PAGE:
Create a Dataverse database in Microsoft Teams

What I want to achieve in this process is to create a single Microsoft Dataverse database inside a Microsoft Teams and allow a basic Power Automate to add data to it.


Firstly, navigate to a Microsoft Team in the environment (here Automation), and select the + (plus) icon along the menu on the right as shown above.


In the list of options that appears, search for, and select Power Apps as shown above.


The first interesting thing, once you do that, is you typically can only select from pre-existing Power Apps that are listed in the dialog. However, there is an option create an app in Power Apps that you can select towards the bottom of the dialog as shown above.


You should then see the dialog display, like the one above, telling you to wait while things get set up.


If this process gets hung up after a minute or two, just refresh the page in your browser. You should now see something like that shown above with a list of the Microsoft Teams on the left. If you select the Microsoft Team you want to put the Dataverse database into (here Automation) you should see that nothing is built yet in the information area on the right.


Select the New button on the right and then App from the options that appear as shown above.


If you take a quick peek at the Power Platform admin center, in a new browser tab, and then Environments from the menu on the left or use the direct link:

You’ll see that a new Power Platform environment has been created matching the name of the Microsoft Team (here Automation).

As the Microsoft documentation on Power Platform environments says:

A Power Platform environment is a space to store, manage, and share your organization’s business data, apps, chatbots, and flows. It also serves as a container to separate apps that might have different roles, security requirements, or target audiences.

In essence, think of an environment as a container to store things you create in the Power Platform. When you create a Power Platform App inside a Microsoft Team, it creates them in a unique container.


The idea is that you should be able to easily switch between environments. However, if you navigate to the Power Platform service directly at:

You are not able to see the environment just created in Microsoft Teams as shown above for some reason. It seems the only environments you can see here are those created directly in the Power Apps make portal.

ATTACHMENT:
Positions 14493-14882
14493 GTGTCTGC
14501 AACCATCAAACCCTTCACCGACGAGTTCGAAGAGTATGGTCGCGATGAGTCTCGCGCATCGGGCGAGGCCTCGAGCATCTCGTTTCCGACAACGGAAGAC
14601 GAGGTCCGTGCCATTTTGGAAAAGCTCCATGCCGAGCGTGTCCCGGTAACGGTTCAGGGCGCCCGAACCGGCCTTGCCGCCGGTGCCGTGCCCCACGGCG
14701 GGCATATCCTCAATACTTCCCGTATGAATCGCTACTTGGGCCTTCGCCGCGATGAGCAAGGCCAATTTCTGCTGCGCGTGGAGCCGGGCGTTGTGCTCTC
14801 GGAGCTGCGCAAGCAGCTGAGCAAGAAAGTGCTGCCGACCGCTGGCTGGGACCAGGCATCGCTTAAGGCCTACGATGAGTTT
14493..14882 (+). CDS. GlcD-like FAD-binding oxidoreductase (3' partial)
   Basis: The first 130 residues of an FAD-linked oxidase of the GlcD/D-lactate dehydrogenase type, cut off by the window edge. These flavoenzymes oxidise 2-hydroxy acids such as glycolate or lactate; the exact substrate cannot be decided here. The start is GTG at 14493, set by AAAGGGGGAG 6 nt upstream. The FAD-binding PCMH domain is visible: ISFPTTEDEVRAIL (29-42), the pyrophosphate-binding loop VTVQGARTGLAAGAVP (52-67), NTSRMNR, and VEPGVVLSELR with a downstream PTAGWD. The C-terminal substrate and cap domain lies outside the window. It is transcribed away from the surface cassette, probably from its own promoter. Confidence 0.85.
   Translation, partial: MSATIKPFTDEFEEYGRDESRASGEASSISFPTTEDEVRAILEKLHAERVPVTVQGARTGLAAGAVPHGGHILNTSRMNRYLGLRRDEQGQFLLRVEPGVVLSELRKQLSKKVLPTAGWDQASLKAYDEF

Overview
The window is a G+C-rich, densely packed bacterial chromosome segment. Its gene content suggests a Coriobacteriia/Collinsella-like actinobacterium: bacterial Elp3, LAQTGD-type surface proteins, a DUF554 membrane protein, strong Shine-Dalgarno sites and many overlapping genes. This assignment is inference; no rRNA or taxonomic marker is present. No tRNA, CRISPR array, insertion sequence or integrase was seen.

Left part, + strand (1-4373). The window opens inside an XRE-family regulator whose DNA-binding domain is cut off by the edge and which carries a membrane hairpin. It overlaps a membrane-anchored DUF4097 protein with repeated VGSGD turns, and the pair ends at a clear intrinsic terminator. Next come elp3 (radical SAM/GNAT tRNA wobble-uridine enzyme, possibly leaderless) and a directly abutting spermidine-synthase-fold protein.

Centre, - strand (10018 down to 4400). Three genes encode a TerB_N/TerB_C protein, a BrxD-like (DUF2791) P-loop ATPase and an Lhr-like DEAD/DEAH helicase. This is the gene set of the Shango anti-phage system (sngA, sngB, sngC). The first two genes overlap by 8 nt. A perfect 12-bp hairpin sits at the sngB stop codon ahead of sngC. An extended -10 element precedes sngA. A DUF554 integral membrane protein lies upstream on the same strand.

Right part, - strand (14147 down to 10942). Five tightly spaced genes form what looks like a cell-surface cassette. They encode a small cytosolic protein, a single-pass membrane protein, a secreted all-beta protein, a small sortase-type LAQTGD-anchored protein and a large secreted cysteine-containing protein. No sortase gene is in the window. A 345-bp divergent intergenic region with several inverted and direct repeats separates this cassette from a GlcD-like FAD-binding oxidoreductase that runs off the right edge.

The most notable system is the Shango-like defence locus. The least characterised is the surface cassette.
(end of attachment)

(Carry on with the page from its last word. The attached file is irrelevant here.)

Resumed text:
You can drill into the new Teams environment you just created in the Power Platform admin center by selecting it from the list. Information about the environment will be displayed as shown above.


If you return to your app creation process inside the Microsoft Team, you’ll now need to give your app a name (here Capture)


Typically, you build a full app here but for now all we want to create is a single database, so select the Data icon on the left (cylinder) as shown and then select the Create new table button to the right of it.


You’ll then be asked to give the table a name (here Id). If you open the Advanced settings option at the bottom of the dialog, you’ll see that there are not many additional options to select from.

Select the Create button to continue.


You should now see the table displayed as shown above. You’ll also notice that there is already a column called Name created. This is a bit like when you create a new SharePoint list and get a single column created for you as well.


If you try and edit this initial column by selecting the header and then the Edit column option from the menu that appears above,


you’ll find there are not a lot of options available. This maybe limiting or just annoying as it is in SharePoint, but for now just leave that column in place. You’ll just need to remember to put some data in it as it is a required field.


You can then add any addition columns you require. Here I’ve added the columns Domain, Date and Value. These are the fields I want to populate with custom data.


If I return to the previous screen you should now see the Dataverse database listed as shown above.


Returning to the Build page in Power Apps in Microsoft Teams, and selecting the Microsoft Team (here Automation), you should now see some entries in the Items created for Automation list on the right. Here, you should also see the database just created as noted above.


If you select the database directly from this screen you can drill in and see the table and any entries as shown above. No data appears in the table yet as none has been added.


The way to get data into the database here will be via a very basic Power Automate Flow. It is a good practice to create this also inside the same Power Platform environment in which the Dataverse database was just created. Do this via the Cloud Flows option on the left as shown above.


To create a Flow, select Cloud Flows, then from the menu at the top on the right select the + New button. From the options that appear select Cloud Flows then type of Flow desired (here an Instant Flow).


The process for creating a Flow is the same as if you were creating a stand alone Flow via the Power Automate service. In this case, simply add the Dataverse Add a new row action as shown above. Configure this action to connect to the Dataverse database created earlier (Ids), then add some random text for the required default Name field (Hello), then data for Date, Domain and Value as shown above.

Save and Run the Flow.


If everything is correct, the Flow should run without errors as shown above.


If you then look at the details of the database you should see that it now has data inside it as shown above.


You could also create a Flow directly from the Power Automate service, but remember to switch to the new Microsoft Teams environment that was created by adding a Power Automate app to the Microsoft Team before creating the Flow.


The final interesting item here is to look at the capacity of the new database in the Power Platform admin center where you’ll find that, although you have a total size of 2GB, about 25% has already been consumed by the system.